I believe in Magic. Or at least I believe what they are trying to pull off. For those of you who have not yet heard of Magic, it is an SMS text based service for… well, almost anything. Foregoing the traditional route of app or web based services (Airbnb, Uber, GrubHub), Magic’s team of “Magicians” use text messages to communicate with their customers (no catchy name for us yet). If you are lucky enough to have made it through the waiting list (I am currently lucky number 34,270), you now have the world quite literally at your fingertips. In a recent article by Wired contributor Brent Rose, he decided to put the service through a stress test of sorts by ordering an impressively random array of requests, ranging from Meatball subs, to an almost authentic Mexican wrestling mask and seemingly everything in between.
As a UX Researcher, I have many questions about the service from security to sustainability, but the question that interests me most is who would use this service and why. At User Insight, the Who and the Why are the key questions at the core of our Behavior DNA ™Persona Development service offering. By observing and analyzing Users’ behaviors, attributes, characteristics, motivations, drivers and preferences, we are able to create Personas that help companies better understand their customer’s immediate and potential wants and needs.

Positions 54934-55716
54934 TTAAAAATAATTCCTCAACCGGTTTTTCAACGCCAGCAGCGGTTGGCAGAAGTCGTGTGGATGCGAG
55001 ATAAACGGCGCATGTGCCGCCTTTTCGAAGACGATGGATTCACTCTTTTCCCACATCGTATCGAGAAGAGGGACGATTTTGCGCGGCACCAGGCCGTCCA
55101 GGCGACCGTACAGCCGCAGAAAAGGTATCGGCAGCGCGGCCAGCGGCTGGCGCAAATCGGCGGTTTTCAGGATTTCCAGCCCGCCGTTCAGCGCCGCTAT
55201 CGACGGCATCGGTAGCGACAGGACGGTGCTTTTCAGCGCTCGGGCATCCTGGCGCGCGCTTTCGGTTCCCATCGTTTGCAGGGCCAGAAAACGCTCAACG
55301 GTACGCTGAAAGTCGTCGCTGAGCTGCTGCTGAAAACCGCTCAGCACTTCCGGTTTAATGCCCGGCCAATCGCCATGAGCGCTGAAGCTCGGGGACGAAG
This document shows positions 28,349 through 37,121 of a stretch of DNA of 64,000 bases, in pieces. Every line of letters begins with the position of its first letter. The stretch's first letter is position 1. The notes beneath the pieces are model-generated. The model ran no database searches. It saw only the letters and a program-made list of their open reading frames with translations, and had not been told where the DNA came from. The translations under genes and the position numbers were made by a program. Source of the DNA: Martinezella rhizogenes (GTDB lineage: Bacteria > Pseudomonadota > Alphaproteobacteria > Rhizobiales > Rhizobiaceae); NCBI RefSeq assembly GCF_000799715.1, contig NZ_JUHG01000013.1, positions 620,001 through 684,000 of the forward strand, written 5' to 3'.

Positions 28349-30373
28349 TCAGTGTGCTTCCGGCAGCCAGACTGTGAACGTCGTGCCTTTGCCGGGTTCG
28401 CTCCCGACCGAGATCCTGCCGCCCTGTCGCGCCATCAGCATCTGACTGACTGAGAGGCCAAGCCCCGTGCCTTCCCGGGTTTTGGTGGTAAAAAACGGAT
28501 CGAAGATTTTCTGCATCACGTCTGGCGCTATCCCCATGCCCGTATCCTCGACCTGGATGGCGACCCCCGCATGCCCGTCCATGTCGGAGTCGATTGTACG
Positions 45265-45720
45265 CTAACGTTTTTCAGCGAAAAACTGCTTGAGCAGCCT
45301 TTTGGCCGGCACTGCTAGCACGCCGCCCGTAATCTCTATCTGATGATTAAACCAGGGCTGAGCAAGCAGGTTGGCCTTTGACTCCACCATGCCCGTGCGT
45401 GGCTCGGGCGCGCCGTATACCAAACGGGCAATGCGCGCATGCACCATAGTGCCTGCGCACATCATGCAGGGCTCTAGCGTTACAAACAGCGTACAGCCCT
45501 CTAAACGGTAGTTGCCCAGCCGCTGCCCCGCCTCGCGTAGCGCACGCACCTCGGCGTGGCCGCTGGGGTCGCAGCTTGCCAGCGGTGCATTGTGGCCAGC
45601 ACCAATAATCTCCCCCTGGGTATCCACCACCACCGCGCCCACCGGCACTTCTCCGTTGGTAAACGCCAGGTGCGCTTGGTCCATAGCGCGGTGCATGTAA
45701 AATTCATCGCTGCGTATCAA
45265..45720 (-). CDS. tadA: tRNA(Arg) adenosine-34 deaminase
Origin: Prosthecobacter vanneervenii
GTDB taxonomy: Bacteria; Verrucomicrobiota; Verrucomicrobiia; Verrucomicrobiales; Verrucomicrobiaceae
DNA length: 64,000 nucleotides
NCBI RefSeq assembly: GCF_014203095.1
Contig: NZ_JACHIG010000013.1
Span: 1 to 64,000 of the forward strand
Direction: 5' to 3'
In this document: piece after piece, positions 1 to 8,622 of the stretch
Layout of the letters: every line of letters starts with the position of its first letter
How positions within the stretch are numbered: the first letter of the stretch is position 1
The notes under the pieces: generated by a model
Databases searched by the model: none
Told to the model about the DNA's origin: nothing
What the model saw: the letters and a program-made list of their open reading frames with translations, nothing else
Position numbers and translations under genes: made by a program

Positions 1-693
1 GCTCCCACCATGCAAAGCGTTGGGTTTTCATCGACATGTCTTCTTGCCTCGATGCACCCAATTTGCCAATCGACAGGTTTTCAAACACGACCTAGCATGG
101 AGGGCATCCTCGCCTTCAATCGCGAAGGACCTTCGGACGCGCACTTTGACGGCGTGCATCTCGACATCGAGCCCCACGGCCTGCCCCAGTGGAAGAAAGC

For this particular product, the two personas that stand out immediately are the Early Adopters and the Exploiters. While both groups will use the Magic service, they do so for different reasons. The Early Adopters are at the forefront of technology and what is trending. They often fancy themselves experts in new and emerging technology and, in turn, are often looked to by others for advice and knowledge on these topics. An example of an Early Adopter would be the person who stands in line to get the latest iPhone just to say they had it first. Exploiters, on the other hand, are at the opposite end of the persona spectrum. These groups of Users rely heavily on the advice and actions of others to accomplish tasks that they are either unwilling or unable to preform themselves for various reasons. If you’re old enough to remember VCRs, and have ever had someone ask you to program it for them, they were/are an Exploiter (and you are a good grandchild).
While these are just two examples of consumer persona groups, there are many more in between representing many more potential consumers. The value in Personas lies in the ability to understand and anticipate Users’ needs before they recognize those needs themselves. When done correctly, and based on research conducted with actual Users, the value of Personas lasts long beyond the current phase of a product. It can also help guide future iterations, as well as uncover unmet needs across the customer journey at multiple touch points with the Brand.